Sudden, Unexpected Interjection "It is a tale told by an idiot, full of sound and fury, signifying nothing." At one point in his short story, "Big Two-Hearted River: Part II", Hemingway's character Nick speaks in the first person. Why he adopts, for one line only, the first person voice is an interesting question, without an easy answer. Sherwood Anderson does the same thing in the introduction to his work, Winesburg, Ohio. The first piece, called "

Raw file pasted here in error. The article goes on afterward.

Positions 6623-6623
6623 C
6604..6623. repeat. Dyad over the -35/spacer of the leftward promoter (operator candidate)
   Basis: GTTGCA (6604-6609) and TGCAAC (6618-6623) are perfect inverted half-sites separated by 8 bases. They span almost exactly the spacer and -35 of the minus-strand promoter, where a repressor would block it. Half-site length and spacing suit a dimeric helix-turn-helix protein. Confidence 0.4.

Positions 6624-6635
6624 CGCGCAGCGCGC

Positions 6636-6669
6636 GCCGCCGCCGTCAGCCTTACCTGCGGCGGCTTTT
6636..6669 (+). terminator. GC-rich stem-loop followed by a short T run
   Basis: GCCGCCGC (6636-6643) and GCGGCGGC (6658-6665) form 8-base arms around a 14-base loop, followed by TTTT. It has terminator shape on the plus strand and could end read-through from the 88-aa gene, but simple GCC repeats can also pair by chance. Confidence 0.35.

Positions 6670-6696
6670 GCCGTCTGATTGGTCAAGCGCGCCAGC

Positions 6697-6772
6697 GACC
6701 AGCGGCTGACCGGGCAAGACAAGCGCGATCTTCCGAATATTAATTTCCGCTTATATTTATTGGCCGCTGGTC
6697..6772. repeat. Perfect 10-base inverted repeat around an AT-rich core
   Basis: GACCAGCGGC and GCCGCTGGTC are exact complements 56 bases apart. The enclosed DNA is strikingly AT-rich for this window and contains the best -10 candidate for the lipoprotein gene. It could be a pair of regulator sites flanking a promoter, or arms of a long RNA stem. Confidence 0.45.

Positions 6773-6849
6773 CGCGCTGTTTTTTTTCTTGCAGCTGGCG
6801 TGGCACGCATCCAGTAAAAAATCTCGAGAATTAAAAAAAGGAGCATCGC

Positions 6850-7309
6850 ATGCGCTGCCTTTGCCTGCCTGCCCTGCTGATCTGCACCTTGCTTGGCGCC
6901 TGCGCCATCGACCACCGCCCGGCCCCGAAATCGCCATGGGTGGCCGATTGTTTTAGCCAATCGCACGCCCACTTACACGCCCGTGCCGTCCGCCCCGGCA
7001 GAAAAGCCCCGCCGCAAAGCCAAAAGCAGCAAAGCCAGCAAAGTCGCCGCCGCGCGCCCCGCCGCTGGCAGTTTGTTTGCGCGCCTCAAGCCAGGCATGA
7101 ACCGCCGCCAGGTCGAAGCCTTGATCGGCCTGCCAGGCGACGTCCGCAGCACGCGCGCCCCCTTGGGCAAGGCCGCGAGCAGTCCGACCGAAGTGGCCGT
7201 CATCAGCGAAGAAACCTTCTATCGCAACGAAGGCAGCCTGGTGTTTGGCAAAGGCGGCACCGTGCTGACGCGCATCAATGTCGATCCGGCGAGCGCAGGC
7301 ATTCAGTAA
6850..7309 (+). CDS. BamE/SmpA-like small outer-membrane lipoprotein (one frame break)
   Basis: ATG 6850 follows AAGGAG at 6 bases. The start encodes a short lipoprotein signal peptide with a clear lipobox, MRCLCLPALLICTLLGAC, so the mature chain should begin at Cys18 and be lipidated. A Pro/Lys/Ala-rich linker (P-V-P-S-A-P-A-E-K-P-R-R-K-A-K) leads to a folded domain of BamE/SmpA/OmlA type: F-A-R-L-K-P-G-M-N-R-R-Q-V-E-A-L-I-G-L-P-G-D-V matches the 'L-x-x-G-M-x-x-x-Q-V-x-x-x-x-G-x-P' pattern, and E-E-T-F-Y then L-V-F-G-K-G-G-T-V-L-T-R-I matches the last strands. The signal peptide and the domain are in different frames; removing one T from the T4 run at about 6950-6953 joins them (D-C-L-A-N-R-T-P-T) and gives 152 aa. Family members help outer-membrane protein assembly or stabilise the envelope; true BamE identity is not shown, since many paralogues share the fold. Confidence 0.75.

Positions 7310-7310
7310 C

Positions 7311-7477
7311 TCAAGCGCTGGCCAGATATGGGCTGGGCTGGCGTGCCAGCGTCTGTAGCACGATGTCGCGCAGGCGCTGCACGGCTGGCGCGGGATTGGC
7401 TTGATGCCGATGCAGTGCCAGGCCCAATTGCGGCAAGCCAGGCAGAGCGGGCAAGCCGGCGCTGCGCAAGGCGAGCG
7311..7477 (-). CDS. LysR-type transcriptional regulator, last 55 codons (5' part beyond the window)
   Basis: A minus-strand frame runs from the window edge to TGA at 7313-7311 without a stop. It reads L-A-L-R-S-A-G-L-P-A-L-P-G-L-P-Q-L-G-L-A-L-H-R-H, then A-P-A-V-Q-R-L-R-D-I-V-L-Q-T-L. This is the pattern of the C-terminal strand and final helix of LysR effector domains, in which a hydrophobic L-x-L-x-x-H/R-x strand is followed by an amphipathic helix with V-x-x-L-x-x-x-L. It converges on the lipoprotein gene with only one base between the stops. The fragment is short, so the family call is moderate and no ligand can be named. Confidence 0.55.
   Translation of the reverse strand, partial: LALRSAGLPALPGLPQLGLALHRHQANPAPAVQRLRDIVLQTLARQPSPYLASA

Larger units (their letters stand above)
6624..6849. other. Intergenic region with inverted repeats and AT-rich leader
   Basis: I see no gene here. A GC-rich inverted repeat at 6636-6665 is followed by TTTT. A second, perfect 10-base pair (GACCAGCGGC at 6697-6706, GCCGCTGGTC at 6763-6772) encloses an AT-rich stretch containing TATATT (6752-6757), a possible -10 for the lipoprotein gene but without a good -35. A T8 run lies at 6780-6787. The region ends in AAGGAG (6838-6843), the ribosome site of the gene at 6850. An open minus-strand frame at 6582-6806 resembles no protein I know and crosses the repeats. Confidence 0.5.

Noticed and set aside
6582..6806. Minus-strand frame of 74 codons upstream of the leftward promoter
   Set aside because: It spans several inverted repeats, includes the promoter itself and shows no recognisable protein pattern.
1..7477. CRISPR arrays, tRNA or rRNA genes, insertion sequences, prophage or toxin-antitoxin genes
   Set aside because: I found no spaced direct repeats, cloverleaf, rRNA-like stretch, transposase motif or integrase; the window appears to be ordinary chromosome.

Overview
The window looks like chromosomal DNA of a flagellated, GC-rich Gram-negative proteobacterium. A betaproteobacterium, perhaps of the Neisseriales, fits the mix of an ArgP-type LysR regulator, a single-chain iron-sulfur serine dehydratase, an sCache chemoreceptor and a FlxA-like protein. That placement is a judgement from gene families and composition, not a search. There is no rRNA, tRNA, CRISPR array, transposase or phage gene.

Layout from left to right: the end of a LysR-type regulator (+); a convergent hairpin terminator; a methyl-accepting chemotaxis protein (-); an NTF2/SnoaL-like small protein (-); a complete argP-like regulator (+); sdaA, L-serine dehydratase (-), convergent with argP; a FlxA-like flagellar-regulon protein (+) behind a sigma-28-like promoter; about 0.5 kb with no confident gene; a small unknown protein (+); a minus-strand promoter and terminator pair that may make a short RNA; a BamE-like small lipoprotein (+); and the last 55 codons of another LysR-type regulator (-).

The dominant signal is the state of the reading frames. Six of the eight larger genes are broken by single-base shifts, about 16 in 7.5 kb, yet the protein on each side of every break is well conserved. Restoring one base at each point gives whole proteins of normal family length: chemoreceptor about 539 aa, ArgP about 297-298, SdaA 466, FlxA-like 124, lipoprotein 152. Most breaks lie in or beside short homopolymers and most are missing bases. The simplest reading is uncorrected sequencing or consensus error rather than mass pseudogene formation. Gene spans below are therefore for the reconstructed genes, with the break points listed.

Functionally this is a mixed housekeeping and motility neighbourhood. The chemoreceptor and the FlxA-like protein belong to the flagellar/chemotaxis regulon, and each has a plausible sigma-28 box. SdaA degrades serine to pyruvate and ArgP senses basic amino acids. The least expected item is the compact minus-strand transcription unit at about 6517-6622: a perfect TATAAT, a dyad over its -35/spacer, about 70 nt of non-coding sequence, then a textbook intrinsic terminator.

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to first person narration of course could not have been mere mistakes, and their reasons may have been even more convoluted than imaginable to late twentieth century readers. What is left are two collections of short stories in which the reader plays an actual role. The intrusion of first person narration makes these stories come alive in a way that a third person narration cannot, a tribute to the skill of both of these authors.